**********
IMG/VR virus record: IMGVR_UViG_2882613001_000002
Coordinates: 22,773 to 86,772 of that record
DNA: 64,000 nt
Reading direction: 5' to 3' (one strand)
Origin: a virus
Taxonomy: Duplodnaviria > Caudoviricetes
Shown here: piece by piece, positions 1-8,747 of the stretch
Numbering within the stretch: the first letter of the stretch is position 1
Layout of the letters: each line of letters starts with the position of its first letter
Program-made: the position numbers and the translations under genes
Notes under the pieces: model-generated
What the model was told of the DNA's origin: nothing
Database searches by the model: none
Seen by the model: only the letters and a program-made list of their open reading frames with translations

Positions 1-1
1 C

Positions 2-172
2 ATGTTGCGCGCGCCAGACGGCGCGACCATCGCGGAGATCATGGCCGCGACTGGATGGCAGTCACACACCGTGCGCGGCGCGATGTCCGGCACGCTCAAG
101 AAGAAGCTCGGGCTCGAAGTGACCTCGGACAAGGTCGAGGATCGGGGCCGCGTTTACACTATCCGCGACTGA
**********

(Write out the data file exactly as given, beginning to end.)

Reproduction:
IMG/VR virus record: IMGVR_UViG_2882613001_000002
Coordinates: 22,773 to 86,772 of that record
DNA: 64,000 nt
Reading direction: 5' to 3' (one strand)
Origin: a virus
Taxonomy: Duplodnaviria > Caudoviricetes
Shown here: piece by piece, positions 1-8,747 of the stretch
Numbering within the stretch: the first letter of the stretch is position 1
Layout of the letters: each line of letters starts with the position of its first letter
Program-made: the position numbers and the translations under genes
Notes under the pieces: model-generated
What the model was told of the DNA's origin: nothing
Database searches by the model: none
Seen by the model: only the letters and a program-made list of their open reading frames with translations

Positions 1-1
1 C

Positions 2-172
2 ATGTTGCGCGCGCCAGACGGCGCGACCATCGCGGAGATCATGGCCGCGACTGGATGGCAGTCACACACCGTGCGCGGCGCGATGTCCGGCACGCTCAAG
101 AAGAAGCTCGGGCTCGAAGTGACCTCGGACAAGGTCGAGGATCGGGGCCGCGTTTACACTATCCGCGACTGA